Tuesday, May 10, 2011

Regsitry Scanners

Over the years the Middlesex North Registry of Deeds has used numerous scanners with many various unique functions. Below are the scanners that are in use today with a brief description of what they do.

The Xerox 6204 Wide format scanner is used to scan our plans. It is also a plan printer.

The Minolta PS7000 is an overhead scanner that we use to scan large maps and books. It was purchase to digitize books we do not want to disassemble.

The Kodak 3520DS was installed at the registry when the ACS Computer system came in. It served as a daily scanner for about five years. When we replaced it with a newer model we used this Kodak to scan all of our back registered land documents...this machine scanned closed to 500,000 images for the Reg Land project alone. Today we use the Kodak to rescan books.

We use this small Epson GT2500 for general "tif" image scanning of administrative documents.

The 6670 Fujitsu is our daily scan. We have two of this model in service. This machine is one of three "work-horses" that get high volume use here at the registry of deeds.

The Fujitsu 5650C also scans our daily work. It is one of the three work-horses I referred to above.

Monday, May 09, 2011

Apple Brand Value Soars to Number One

Way back in 1985 Apple officials fired Steve Jobs from the company he found. After his ouster Apple lost its innovative edge as well as profits. In 1996 the faltering company rehired Jobs as its CEO and the rest is history. During the Job II reign Apple totally reinvented itself and regained its place as a technology leader. The turn around is unquestionable one of the greatest in American business history. According to Millard Brown Optmor's annual BrandZ Apple is now the most valuable brand in the world.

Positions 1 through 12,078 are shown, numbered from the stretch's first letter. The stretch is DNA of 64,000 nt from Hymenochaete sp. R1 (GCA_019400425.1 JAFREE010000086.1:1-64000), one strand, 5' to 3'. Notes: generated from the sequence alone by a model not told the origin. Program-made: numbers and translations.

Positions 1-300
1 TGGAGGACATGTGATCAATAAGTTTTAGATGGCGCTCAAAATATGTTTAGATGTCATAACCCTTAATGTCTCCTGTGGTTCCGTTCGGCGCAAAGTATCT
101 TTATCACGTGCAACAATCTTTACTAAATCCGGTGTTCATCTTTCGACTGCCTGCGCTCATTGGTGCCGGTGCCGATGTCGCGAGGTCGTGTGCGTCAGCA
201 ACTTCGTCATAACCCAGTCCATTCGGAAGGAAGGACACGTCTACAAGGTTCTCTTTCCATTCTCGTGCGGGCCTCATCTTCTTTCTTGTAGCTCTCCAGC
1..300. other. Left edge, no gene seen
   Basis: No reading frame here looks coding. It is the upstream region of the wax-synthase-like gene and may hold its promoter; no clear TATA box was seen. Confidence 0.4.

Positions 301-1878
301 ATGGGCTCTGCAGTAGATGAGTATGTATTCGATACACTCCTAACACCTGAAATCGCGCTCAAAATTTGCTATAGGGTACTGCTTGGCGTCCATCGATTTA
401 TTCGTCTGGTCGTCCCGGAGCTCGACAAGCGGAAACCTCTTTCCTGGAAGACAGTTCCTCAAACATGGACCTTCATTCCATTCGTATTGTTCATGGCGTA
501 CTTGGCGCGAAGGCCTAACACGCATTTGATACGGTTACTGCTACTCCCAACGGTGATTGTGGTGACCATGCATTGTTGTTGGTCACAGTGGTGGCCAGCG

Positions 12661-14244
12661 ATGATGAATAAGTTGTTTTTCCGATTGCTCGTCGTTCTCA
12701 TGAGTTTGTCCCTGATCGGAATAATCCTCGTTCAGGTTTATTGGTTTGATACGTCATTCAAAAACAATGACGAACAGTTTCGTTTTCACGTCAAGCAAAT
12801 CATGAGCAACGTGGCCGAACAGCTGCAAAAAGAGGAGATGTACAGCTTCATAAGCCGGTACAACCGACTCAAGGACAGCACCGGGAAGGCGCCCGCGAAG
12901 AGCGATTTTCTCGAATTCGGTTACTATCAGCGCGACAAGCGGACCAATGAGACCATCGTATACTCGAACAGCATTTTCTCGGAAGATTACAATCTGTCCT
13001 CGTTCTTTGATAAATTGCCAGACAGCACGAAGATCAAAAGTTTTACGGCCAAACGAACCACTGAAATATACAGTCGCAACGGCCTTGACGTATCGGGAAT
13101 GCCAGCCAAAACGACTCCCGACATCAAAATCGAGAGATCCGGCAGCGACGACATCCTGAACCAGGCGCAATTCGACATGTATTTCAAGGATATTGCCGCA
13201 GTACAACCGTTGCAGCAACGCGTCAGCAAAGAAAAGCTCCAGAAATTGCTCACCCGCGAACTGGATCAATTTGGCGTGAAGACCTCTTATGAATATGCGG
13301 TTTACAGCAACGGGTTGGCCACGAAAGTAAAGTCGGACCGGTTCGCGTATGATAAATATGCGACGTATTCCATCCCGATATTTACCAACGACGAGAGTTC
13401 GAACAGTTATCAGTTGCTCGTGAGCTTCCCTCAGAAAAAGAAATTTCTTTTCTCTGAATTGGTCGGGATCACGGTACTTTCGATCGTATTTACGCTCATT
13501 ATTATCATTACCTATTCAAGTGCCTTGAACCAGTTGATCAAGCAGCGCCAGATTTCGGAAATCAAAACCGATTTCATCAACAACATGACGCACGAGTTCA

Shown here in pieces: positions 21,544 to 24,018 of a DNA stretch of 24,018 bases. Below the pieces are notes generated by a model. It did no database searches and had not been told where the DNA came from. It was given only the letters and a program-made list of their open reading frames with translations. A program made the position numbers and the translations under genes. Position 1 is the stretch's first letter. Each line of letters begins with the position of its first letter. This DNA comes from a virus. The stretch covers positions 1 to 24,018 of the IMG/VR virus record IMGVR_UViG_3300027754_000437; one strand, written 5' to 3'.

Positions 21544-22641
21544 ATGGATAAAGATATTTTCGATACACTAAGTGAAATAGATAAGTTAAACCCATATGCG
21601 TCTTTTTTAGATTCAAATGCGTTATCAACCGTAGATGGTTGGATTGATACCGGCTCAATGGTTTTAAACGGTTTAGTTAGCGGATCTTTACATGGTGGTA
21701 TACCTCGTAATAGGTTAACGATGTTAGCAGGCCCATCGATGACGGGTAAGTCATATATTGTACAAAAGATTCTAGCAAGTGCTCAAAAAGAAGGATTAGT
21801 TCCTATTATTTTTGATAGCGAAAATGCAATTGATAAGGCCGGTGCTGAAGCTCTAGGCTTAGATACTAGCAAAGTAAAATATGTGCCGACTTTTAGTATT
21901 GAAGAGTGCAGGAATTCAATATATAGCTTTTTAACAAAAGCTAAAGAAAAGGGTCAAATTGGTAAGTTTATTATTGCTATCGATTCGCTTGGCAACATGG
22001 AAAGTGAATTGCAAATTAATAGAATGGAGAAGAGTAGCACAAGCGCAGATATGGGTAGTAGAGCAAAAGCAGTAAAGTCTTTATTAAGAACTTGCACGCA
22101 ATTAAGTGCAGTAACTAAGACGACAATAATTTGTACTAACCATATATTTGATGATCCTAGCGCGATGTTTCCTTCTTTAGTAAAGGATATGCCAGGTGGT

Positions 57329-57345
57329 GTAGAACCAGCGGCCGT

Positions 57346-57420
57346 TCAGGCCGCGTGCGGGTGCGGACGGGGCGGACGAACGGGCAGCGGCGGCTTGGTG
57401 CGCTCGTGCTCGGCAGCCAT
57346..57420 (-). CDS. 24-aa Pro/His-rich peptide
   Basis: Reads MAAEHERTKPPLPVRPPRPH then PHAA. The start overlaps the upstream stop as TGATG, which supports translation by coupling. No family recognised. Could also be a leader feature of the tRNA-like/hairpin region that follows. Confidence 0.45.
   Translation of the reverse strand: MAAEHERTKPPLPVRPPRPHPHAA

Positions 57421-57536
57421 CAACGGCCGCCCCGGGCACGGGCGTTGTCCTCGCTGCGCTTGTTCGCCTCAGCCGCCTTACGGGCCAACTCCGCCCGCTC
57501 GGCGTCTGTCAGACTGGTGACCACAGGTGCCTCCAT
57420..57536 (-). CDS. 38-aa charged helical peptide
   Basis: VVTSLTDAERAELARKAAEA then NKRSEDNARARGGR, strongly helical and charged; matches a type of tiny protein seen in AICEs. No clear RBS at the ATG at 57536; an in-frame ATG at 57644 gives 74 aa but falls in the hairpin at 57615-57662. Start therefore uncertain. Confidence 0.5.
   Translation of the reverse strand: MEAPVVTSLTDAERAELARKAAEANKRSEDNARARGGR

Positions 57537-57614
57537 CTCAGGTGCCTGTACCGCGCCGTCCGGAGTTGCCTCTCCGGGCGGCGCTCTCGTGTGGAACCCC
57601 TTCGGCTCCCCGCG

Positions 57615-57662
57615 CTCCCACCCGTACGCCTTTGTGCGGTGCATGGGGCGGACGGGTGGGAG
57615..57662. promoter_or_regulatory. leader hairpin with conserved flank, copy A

OK, your little tease above got my interest. What is the value of the Apple brand?
Me: Tease? Me tease? No way...Anyway, Apple's brand value is $153 billion dollars, making it the number one brand valued tech company on the planet.
Him: Come on, Google must be valued higher than Apple. Google's got Gmail, Google Earth, Street View, Google Doc's and Google Books, not to mention the most popular search engine "on the planet" as you would say.
Me: Nope...Google's brand comes in second to Apple's. Google is valued at $111 billion!
Him: What about Microsoft? I read this blog often. You're always writing about Microsoft, referring to it as the industry's "colossus". Its brand must be more valuable that Apple.
Me: Thank you for reminding me of my past use of exaggeration, but regardless of my hyperbole, the Microsoft brand is not valued as high as Apple. Its value is $78 billion.
Him: Facebook is huge today.
Me: No, not as big...Facebook's brand value is $19.1 billion.
Him: IBM?
Me: Nope, but close...$100,849 billion.
Him: Amazon?
Me: Nope again...$37,277 brand value.
Him: HP! What about Hewlett-Packard?! What about Oracle?! Cisco?! Intel?!
Me: No, no, no and sorry no!
Him: Wow, I guess Steve Jobs did work magic at Apple.
Me: Yeah, I guess you could say he pulled an iRabbit out of his hat.

Friday, May 06, 2011

Number of Court Executions up